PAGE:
Take the 2-minute tour ×
Stack Overflow is a question and answer site for professional and enthusiast programmers. It's 100% free.

I've figured out CUBE as just generating all the permutations, but I am having trouble with ROLLUP. There don't seem to be any good resources online or in the book I'm reading for explaining SQL for people like me who struggle with it.

My book says that ROLLUP is a special case of the CUBE operator that excludes all cases that don't follow a hierarchy within the results.

I'm not entirely sure what it means, but running it on a table I made kinda produces some useful results.

I made a table from another page on google like this:

Type        Store       Number
Dog     Miami       12
Cat     Miami       18
Turtle   Tampa       4
Dog     Tampa       14
Cat     Naples      9
Dog     Naples      5
Turtle   Naples      1

Then here is query I made:

select store,[type], SUM(number) as Number from pets

group by store, [type]

with rollup

This shows me the number of each type of pet in each store, and total pets in each store, which is kinda cool. If I want to see the query based on pets, I found I have to switch the group by order around so type comes first.

So is rollup based on the first group by clause?

The other question is, I read you use ROLLUP instead of CUBE when you have a year and month column to stop it aggregating the same month across multiple years. I think I understand what this means, but could anyone clarify it? And how do you set it up like this?

Can you use ROLLUP to exclude other combinations of columns as well? My table above is quite simple and the query shows you "pets by store", but if there were other columns, could you include/exclude them from the results?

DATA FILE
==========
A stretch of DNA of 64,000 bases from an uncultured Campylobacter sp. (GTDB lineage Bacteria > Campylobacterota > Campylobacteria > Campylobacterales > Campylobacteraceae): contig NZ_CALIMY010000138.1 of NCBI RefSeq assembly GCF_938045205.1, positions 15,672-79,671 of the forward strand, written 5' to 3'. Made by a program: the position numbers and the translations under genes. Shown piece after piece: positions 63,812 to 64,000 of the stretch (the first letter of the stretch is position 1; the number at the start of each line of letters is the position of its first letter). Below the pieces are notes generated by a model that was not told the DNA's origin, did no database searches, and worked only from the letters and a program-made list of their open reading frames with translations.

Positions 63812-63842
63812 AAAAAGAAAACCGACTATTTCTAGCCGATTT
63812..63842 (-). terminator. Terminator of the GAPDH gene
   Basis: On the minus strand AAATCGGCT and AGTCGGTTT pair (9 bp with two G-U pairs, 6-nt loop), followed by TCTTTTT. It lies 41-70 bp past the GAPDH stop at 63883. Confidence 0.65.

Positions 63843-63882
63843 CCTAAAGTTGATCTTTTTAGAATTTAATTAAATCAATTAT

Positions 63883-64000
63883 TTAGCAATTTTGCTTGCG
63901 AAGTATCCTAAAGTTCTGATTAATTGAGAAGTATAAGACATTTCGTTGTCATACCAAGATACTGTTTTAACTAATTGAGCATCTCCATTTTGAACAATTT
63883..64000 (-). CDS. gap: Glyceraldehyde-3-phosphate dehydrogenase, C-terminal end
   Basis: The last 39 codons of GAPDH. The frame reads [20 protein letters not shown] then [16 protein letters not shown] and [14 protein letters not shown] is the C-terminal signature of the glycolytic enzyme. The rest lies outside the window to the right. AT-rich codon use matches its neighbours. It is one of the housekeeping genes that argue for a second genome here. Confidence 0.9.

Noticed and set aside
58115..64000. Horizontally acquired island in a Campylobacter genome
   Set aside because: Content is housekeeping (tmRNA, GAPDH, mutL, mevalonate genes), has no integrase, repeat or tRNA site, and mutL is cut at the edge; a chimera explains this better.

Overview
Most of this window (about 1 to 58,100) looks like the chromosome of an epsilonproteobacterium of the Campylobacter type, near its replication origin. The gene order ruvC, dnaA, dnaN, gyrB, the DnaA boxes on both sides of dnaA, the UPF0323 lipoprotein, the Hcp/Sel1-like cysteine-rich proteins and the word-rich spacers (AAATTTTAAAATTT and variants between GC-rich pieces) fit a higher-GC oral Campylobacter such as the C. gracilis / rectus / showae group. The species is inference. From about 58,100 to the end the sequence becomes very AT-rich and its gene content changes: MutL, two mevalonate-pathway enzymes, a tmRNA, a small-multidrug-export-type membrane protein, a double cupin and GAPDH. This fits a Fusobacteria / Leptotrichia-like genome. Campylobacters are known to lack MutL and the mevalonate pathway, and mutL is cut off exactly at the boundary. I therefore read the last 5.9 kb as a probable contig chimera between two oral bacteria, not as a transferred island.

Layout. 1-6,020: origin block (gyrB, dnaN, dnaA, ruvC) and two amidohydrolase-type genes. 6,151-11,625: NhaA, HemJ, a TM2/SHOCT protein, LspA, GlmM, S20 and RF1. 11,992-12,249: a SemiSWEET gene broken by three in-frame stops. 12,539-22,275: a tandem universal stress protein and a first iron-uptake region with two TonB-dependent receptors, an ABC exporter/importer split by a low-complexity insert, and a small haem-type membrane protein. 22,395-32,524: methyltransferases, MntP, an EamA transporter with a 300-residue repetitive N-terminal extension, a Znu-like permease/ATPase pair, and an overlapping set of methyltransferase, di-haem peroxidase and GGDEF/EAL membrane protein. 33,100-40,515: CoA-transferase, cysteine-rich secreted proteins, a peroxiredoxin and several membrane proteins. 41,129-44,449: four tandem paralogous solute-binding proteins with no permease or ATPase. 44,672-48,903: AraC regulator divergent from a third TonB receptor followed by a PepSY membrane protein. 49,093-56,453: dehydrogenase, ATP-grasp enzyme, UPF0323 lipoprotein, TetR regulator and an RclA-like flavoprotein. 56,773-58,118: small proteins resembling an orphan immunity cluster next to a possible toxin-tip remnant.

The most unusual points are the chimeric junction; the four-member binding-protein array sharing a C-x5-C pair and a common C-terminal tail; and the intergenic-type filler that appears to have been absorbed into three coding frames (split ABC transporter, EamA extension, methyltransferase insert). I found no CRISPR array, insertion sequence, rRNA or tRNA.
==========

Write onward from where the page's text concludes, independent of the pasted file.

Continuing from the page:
share|improve this question

1 Answer 1

up vote 11 down vote accepted

Best explained through an example. Suppose you group by A, B, C. You then get the following groupings with rollup:

(A, B, C)
(A, B)

So you see that the order is important, as you already found out. If you group by A, C, B, you get the following groupings instead:

(A, C, B)
(A, C)
share|improve this answer
Oh wow that makes it massively easier to understand! Wish they had just put that in the textbook. Thanks. –  SLC Jul 1 '10 at 9:18
You're welcome. Could you mark your question as answered? –  Ronald Wildenberg Jul 1 '10 at 9:39
Absolutely, I was waiting for an answer for using rollup to exclude other combinations of columns, but I actually found the answer to that with grouping sets so yep. You should write textbooks because the first half of your answer alone told me more than my textbook and a ton of googling! –  SLC Jul 1 '10 at 16:26
I'll consider it :) –  Ronald Wildenberg Jul 2 '10 at 5:36

Your Answer


By posting your answer, you agree to the privacy policy and terms of service.

Not the answer you're looking for? Browse other questions tagged or ask your own question.